Saturday, October 11, 2008

Africa Is New Frontier of Global Economy

Africa is the new frontier of the global economy, says John A. Simon, U.S. ambassador to the African Union.

Speaking to the U.S.-Africa Infrastructure Conference in Washington on October 8, Simon called on his audience to help make Africa a no-conflict zone by 2020. The theme of the 2008 conference is "Connecting the Continent."

Simon cited statistics and basic facts to tell what he called "the predominant story" about the developing continent of Africa.

Over the past 10 years the African continent has enjoyed an uninterrupted period of economic growth, with rates in the past five years exceeding 5 percent annually, he told his audience of business executives and potential investors. "Foreign investment has grown from $7 billion in 2002 to $53 billion last year - a more than sevenfold increase," he said.

He cited a recent report by Credit Suisse First Boston that African countries compare very favorably in terms of governance, education and economic policies to East Asia in the 1970s, a time that was followed by its period of dramatic economic growth.

If Africa is to achieve similar results over the next decade, he said, several gaps still need to be addressed: peace and security - what he called the sine qua non for economic development; energy and infrastructure; and professional capacity and connections to the global economy.

"From my perspective, the African Union can and indeed must be a critical element in bridging these gaps if Africa is to recognize the potential it has by 2020. In many ways the next few years will be extraordinarily decisive," he said.

Addressing the issue of peace and security, Simon, a former executive vice president of the U.S. Overseas Private Investment Corporation, said there is a lot of good news on this front.

"Relative to 10 years ago when more than a dozen conflicts raged across the continent, there are now basically three or four," and those are among the most intractable. He saluted the AU for taking a lead role in seeking to stabilize and resolve those conflicts, but he cautioned that the AU cannot be expected to bear this full burden on its own.

"If Africa is to move forward in the next few years, the international community needs to do more," Simon said. He called on his audience to work toward the goal of making Africa a no-conflict zone by 2020. "Ultimately," he said, "it is the absence of conflict that is necessary for there to be the type of economic growth that Africa needs to realize if it is to achieve the very ambitious goals that it has for the development of its people."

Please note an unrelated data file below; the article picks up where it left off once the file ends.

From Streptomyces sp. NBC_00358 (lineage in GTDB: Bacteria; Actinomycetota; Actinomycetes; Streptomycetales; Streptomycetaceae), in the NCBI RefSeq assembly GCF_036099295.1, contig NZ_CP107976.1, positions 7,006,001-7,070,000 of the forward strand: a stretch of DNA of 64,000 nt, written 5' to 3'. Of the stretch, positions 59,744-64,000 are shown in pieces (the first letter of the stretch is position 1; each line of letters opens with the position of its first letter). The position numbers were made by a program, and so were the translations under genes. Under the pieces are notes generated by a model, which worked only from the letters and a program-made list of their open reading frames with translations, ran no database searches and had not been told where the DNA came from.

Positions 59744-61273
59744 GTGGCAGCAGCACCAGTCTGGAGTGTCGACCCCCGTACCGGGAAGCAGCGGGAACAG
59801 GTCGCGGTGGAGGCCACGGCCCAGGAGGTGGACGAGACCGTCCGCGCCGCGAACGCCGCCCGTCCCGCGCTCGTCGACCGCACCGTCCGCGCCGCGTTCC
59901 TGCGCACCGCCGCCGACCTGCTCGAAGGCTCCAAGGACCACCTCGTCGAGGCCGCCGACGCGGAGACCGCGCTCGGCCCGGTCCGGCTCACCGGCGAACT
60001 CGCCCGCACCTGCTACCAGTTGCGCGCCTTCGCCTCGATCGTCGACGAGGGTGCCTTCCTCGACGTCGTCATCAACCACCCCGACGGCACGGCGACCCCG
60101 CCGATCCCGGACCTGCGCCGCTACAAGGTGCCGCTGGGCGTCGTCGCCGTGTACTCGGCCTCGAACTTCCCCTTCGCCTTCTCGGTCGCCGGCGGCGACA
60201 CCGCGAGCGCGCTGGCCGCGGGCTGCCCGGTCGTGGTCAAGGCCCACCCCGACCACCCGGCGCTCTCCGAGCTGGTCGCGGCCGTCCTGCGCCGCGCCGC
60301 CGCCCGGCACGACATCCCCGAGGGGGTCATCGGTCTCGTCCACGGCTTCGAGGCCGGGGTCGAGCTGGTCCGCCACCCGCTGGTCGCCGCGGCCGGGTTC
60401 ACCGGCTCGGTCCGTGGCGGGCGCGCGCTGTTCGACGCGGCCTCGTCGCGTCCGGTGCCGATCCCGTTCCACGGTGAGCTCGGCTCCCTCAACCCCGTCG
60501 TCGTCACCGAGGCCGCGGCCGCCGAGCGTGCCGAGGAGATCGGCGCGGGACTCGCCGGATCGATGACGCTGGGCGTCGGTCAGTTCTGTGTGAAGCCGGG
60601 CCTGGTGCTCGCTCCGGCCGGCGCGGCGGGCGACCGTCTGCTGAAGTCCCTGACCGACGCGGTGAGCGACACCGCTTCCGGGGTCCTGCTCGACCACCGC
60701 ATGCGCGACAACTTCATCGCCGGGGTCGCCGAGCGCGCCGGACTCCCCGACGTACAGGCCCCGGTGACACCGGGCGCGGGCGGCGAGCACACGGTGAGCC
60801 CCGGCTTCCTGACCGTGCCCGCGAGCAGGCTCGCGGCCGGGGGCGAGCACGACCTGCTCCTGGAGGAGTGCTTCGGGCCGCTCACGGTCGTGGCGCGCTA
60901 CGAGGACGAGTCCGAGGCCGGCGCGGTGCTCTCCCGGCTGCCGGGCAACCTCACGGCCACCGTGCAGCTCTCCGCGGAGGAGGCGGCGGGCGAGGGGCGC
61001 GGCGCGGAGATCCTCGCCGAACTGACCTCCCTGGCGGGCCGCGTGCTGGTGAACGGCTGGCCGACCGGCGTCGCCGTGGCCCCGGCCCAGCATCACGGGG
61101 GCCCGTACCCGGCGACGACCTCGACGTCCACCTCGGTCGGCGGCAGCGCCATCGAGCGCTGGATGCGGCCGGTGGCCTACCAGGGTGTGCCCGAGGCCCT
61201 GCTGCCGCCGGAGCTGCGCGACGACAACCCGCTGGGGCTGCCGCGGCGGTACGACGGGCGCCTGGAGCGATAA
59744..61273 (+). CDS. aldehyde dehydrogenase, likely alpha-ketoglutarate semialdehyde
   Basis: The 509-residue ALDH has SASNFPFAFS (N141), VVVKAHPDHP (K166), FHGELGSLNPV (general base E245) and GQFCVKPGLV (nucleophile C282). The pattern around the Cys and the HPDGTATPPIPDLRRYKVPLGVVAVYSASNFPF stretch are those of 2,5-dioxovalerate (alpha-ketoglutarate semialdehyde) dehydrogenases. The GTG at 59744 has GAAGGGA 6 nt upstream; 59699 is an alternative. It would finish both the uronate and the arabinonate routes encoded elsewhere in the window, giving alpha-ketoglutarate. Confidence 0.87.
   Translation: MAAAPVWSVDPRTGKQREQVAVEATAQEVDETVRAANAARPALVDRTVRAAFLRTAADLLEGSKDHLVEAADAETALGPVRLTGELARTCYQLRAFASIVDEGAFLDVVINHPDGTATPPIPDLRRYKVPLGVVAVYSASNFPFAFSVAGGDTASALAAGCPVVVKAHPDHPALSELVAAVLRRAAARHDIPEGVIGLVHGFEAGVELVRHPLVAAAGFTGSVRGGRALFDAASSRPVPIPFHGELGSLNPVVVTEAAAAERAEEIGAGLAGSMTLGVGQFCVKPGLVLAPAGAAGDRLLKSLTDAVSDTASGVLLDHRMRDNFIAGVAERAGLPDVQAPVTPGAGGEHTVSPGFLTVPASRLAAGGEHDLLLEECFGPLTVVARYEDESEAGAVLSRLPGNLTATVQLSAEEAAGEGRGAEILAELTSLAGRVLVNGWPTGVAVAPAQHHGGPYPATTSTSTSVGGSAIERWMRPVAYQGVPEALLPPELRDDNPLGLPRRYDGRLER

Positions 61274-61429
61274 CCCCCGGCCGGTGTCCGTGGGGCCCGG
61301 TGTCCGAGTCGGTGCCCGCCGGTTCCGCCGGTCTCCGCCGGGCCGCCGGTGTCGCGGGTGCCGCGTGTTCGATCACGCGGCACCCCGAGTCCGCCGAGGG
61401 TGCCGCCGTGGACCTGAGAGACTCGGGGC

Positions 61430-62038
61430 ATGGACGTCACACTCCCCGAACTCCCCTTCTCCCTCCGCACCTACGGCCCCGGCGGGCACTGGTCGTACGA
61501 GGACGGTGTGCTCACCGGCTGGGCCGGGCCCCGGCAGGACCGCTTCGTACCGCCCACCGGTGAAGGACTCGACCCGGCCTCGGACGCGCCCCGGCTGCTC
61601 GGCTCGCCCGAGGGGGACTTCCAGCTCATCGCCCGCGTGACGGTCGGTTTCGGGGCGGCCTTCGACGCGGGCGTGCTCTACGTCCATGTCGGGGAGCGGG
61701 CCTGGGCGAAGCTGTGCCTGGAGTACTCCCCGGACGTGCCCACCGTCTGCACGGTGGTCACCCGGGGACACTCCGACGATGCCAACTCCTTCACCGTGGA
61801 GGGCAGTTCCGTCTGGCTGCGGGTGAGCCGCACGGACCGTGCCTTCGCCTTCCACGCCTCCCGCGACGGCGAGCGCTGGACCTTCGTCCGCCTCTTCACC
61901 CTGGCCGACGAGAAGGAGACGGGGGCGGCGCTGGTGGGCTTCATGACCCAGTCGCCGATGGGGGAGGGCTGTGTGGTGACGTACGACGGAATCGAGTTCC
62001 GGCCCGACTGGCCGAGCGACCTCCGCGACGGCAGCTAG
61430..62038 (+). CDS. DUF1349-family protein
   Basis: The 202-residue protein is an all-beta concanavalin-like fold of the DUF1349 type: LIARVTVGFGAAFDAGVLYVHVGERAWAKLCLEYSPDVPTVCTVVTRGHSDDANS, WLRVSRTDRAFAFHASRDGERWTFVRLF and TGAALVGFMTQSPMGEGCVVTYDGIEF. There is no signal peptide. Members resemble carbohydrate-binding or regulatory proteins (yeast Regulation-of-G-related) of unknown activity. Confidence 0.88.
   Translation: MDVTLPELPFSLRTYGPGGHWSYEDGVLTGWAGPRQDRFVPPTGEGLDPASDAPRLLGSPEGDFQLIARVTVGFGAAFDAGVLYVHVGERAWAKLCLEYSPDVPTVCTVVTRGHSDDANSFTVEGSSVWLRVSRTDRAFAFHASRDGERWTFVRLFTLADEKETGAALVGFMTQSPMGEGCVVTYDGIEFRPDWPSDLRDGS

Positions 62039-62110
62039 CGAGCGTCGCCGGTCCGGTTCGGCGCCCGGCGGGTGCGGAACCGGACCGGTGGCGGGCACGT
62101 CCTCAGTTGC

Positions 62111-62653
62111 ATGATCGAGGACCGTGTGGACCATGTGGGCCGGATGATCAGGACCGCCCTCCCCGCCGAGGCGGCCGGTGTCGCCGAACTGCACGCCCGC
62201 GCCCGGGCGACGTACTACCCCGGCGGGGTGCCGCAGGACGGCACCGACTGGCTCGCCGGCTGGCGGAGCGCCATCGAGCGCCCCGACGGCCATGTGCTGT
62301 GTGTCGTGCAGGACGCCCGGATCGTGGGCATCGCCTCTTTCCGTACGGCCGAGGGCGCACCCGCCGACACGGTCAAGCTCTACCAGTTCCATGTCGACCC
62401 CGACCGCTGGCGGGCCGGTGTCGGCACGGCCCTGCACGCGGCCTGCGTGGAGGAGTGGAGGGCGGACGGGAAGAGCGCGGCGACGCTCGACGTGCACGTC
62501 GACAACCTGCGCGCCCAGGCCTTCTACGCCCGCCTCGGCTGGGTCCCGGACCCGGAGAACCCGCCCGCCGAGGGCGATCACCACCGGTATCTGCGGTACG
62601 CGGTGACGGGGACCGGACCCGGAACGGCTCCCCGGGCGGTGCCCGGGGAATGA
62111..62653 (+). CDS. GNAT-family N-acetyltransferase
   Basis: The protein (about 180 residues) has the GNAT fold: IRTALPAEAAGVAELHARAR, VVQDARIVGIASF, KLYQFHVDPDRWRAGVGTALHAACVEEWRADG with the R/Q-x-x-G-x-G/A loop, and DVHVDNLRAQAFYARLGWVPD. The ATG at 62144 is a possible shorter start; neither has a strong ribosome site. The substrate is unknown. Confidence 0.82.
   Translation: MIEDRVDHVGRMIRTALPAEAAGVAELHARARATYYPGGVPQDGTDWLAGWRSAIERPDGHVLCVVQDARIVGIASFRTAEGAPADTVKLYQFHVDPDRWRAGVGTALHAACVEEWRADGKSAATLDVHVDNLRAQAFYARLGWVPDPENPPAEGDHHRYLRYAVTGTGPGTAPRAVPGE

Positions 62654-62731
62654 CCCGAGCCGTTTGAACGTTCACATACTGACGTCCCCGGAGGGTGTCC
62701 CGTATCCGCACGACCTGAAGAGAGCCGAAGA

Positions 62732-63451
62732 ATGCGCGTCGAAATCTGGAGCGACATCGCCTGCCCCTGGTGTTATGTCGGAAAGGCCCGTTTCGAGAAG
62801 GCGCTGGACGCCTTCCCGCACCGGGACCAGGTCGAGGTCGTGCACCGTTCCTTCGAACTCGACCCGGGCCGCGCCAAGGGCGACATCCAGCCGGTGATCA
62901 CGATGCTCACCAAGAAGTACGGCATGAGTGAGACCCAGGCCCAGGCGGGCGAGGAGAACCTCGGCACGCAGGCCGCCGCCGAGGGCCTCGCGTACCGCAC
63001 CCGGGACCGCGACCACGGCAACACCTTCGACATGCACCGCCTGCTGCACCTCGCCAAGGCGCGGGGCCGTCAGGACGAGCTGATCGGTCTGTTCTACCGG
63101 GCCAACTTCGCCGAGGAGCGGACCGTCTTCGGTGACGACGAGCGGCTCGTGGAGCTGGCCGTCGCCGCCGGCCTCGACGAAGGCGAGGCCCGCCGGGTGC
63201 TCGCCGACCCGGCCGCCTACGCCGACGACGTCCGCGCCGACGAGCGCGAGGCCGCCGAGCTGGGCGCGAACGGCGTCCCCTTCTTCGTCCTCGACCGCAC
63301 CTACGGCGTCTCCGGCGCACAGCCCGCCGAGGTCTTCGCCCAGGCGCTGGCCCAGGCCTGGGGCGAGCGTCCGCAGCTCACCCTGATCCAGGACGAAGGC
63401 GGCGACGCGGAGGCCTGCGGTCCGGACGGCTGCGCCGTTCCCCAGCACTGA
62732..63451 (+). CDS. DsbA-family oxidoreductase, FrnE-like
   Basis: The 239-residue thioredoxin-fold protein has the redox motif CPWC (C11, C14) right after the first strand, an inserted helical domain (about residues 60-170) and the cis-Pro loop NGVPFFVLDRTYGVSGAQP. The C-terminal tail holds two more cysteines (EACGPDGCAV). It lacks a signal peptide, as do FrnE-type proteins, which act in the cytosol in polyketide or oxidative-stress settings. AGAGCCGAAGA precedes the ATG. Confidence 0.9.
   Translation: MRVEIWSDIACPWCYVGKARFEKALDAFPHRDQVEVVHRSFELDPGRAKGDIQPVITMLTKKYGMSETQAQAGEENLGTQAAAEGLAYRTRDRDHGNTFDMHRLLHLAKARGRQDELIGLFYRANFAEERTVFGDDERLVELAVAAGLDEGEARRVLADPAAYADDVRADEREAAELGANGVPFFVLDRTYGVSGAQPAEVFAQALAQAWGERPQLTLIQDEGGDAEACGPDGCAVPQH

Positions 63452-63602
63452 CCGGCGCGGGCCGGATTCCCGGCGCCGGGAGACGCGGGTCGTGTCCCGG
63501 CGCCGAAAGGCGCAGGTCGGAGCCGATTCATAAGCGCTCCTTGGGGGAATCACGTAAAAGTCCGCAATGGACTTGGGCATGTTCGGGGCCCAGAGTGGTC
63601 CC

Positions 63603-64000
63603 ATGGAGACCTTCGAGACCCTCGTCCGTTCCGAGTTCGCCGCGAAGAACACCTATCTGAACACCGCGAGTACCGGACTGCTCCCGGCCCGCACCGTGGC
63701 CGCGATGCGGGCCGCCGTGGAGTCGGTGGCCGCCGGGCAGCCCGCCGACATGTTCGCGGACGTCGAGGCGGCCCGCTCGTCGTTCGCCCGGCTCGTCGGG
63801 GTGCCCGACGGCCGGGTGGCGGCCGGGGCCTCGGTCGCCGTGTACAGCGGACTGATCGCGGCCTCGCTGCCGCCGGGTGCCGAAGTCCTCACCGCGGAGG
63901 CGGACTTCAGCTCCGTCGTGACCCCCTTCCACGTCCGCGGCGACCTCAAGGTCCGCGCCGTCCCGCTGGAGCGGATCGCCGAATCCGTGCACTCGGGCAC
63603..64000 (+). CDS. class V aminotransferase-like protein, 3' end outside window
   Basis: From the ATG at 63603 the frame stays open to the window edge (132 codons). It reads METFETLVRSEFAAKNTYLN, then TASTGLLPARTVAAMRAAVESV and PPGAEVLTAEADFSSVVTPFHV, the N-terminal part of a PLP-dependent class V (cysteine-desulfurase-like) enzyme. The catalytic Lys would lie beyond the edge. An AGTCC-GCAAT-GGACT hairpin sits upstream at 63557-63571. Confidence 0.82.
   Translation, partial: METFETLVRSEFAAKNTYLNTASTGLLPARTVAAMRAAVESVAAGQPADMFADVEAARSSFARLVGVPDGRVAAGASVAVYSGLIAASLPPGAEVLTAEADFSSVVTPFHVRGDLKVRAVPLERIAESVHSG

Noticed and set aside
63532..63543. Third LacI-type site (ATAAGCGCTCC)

On energy and infrastructure, Simon said, "We have all seen the pictures of Africa from space at night: the only lights being visible are those in South Africa and a few that are scattered along the coasts."

And almost everyone doing business in Africa has had trouble shipping containers overland, he said. The cost often exceeds what it would cost to ship that same container to Europe or the United States.

Simon called Africa's shortage of energy and infrastructure a "brick wall" to development. But he acknowledged that progress is being made on a country-by-country basis, with governments putting in place the right environment that is encouraging investors to enter their markets.

What is needed, he said, is not only a large amount of investment capital but an equal amount of technical expertise. Institutions such as the African Development Bank, the Infrastructure Consortium for Africa and the African Union - through the creation of an investment bank - can play an important role in supporting progress, he said.

A new type of investor for Africa is also needed, he said, who will be satisfied earning traditional money profits as well as what he called developmental profits.

On the institutional capacity gap, Simon warned that "as African economies grow, the strains on their institutions - just like the strains on their infrastructure - can be a major impediment to growth."

More diverse economies require more sophisticated institutions to issue permits, enforce contracts, resolve disputes and plan for growth, he said. Africa is the fastest-urbanizing continent in the world, yet urban planning in most African cities is nonexistent. The African Union, he said, can again play a key role in strengthening these institutions on the continent.

On Africa's integration into the global economy, Simon said, "Connecting to the global economy is fundamental to Africa's future," and for that to happen requires "investing in entrepreneurship from all sources, the development of larger markets along regional lines, and the retention of its most gifted people."

On a positive note, he said, many members of the African Diaspora are now returning to the continent "to build its economies ... its businesses and ... its institutions."